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I realized on Saturday that I have been to all of the TLT Symposiums throughout the years, at least I think so. Over the years the program and the conference itself have both changed for the better each year. One of the main changes that I've noticed is the increased number of faculty that are coming from not only University Park campus, but other campuses as well. For many of us who have been with the University for a long time, it's a sort of homecoming. We get to see peers we haven't seen in a few years to catch up, make new connections and see how different areas in the University have changed. The feeling of community is just amazing to me. Smiles and hugs all around.

Michael Wesch's presentation was as informative as it was entertaining. I took a lot away from the talk he gave as far as what students expect and what students know and what as educators we expect them to know that they might or might not know. The project that he had his class work on together was fantastic. It goes to show how a sense of community can makes students feel and work to a higher level even with distractions. His talk was streamed and recorded. If you get a chance to watch it, it's worth the 45 minutes of you day.   

The lunchtime faculty panel was very interesting. The four panel members discussed how they used various Web 2.0 technologies within their teaching. I think that any other faculty member that was in the audience would certainly benefit from hearing all of their advice.   

I thought the program this year was very good. I image that selecting the sessions was a very difficult task this year. I've been on that committee in years past and it was difficult to evaluate one project over another because they are all worth hearing more about. It was difficult to select just one for each slot. I am hoping to catch some of the others that were recorded later.

I attended two sessions on Digital Story Telling (one by Kira Baker-Doye, a Berks faculty member and one by Ellysa Cahoy and Chris Millet) mainly because a few of the new modules that I am develop could benefit from it and because story telling interests me personally. Both sessions were interesting and packed with nuggets of information that will be valuable as I begin to develop modules on Ethics and Leadership.

Sam Richards session on large enrollment classes was entertaining and eye opening. Some of the statistics he shared were not at all what I suspected as far as what student think of large enrollment classes versus small enrollment classes. This session was recorded, if you get the change to watch it once it is posted, you should. Good stuff.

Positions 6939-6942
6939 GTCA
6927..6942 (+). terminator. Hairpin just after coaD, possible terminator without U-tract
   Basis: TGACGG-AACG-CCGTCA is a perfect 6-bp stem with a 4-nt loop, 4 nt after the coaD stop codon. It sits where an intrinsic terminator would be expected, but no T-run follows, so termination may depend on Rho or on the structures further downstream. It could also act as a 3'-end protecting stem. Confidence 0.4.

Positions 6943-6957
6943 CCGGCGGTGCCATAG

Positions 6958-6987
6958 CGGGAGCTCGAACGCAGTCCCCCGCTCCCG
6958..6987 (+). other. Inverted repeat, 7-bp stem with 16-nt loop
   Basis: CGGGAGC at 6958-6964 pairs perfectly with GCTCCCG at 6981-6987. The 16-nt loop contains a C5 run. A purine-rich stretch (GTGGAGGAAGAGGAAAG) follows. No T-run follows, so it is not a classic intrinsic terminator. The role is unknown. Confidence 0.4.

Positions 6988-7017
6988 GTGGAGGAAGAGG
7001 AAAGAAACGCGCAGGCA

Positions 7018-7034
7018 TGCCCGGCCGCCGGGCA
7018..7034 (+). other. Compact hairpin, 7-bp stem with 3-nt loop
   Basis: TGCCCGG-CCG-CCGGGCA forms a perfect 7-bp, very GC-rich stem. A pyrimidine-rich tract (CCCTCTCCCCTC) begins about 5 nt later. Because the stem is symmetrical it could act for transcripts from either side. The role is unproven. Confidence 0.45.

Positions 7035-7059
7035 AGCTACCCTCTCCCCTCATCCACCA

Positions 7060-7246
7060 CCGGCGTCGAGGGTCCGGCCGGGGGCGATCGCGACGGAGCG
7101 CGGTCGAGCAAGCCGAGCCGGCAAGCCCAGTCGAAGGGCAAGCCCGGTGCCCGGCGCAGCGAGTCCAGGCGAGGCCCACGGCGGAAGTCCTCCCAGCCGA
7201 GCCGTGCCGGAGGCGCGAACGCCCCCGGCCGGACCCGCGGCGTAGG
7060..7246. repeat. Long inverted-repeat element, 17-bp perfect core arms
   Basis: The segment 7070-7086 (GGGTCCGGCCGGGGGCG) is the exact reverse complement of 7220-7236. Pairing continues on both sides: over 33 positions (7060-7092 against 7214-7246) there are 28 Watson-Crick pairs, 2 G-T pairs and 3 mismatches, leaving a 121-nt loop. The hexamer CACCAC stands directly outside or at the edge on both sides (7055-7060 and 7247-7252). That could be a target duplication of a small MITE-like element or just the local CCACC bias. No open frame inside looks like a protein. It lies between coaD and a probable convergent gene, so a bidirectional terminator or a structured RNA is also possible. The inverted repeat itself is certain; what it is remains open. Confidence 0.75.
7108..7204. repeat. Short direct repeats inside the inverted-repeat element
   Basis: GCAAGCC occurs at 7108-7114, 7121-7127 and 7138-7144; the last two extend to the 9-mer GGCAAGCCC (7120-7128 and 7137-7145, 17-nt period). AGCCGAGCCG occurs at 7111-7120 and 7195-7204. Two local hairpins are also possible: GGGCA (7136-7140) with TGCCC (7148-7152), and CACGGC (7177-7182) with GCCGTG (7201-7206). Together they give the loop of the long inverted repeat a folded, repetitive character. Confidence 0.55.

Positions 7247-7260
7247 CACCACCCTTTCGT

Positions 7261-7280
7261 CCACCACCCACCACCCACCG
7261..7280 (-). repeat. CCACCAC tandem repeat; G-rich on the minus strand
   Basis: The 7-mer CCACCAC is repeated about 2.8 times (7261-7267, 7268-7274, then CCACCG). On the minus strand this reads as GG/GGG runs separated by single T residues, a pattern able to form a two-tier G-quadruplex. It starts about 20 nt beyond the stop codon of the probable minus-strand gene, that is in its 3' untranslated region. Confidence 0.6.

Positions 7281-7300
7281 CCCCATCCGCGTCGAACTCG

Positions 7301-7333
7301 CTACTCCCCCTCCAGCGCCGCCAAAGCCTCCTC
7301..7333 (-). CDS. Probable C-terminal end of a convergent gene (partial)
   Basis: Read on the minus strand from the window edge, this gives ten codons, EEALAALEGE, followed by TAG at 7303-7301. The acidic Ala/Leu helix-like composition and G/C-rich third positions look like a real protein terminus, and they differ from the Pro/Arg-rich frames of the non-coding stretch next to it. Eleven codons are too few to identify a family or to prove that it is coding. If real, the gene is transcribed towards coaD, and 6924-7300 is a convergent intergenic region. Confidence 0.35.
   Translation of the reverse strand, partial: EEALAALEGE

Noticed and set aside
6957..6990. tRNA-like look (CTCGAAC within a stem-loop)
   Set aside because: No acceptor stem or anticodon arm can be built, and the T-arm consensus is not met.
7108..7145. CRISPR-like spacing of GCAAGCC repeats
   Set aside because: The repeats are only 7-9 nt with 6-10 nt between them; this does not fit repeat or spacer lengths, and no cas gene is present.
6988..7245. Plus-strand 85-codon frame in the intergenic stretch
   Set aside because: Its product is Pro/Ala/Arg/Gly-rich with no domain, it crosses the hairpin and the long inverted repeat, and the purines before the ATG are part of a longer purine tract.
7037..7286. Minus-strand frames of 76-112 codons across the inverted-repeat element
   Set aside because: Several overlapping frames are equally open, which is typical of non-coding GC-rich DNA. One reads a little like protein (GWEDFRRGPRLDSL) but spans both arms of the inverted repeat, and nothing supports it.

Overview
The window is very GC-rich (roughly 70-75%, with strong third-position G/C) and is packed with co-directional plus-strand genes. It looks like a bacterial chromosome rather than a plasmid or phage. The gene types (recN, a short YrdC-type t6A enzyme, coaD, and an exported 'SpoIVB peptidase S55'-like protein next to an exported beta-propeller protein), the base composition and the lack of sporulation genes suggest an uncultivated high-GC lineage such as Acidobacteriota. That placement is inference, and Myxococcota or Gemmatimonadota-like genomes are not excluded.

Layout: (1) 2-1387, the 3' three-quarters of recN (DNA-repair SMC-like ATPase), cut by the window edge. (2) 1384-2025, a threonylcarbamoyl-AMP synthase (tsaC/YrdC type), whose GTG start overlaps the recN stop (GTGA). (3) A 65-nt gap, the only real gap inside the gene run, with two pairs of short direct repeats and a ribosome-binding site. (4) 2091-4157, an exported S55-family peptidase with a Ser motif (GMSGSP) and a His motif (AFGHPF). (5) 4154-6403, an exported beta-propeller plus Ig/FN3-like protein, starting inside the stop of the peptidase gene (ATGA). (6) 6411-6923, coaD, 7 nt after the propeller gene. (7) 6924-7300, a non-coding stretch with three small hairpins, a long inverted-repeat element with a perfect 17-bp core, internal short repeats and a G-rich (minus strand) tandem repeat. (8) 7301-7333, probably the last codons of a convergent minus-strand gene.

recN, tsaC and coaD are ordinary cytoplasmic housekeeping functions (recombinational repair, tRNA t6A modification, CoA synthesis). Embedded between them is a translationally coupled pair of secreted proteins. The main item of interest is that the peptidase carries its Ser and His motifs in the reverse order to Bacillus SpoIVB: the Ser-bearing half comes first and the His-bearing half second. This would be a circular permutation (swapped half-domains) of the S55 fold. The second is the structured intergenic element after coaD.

The last session that I attended was on eportfolios. It was a interesting story of how Gabriela Alpirez, the Humphrey Fellow, took an idea that she first used in a small high school and has developed it over the years to incorporate open source and government resources. It will be interesting to see how she is able to integrate the feature from her previous eportfolio systems into Moveable Type. She was very hopeful that MT will be able to do what she needs it to do. Maybe next year, she'll present again about the results.


ELI Mobile Learning 2.0

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I participated in the webinar that was presented over the last two afternoons. The sessions that were presented were informative and pretty engaging. Many examples of mLearning in action were shared to give the participants an good idea of what the possibilities are. The one thing that struck me was that there isn't much academic content being delivered via mobile devices (at least from the examples that were shared). As impressive and useful as the examples were, most of them were an exercise in making information accessible with mobile devices than actual learning content or just in time training as I had hoped. Polling using SMS seemed to be popular with several schools. In two cases, students actually did all of the development with individuals from the university consulting. These conversations uncovered a lot of considerations that should be looked at before embarking on a mobile learning quest.   

A few limitations emerged from several of the session was that device diversity and the cost of cell plans do hinder implementation of a broad mLearning plan for most schools. This spurred a conversation on Twitter about developing for the lowest common denominator. This isn't any different than other development discussion for other devices.      

I think it was still a valuable use of my time to sit in from learning some principles and limitation of mLearning to talking about the potential for mLearning here at Penn State with some of my ID peers to collecting a list of resources to check out for developing mLearning without a huge investment in another development tool. Once I have a chance to review the presentations, I will gather up some of the resources and post them for anyone who is interested.   

It would be great to hear what other departments are doing with mLearning. Is anyone doing anything interesting?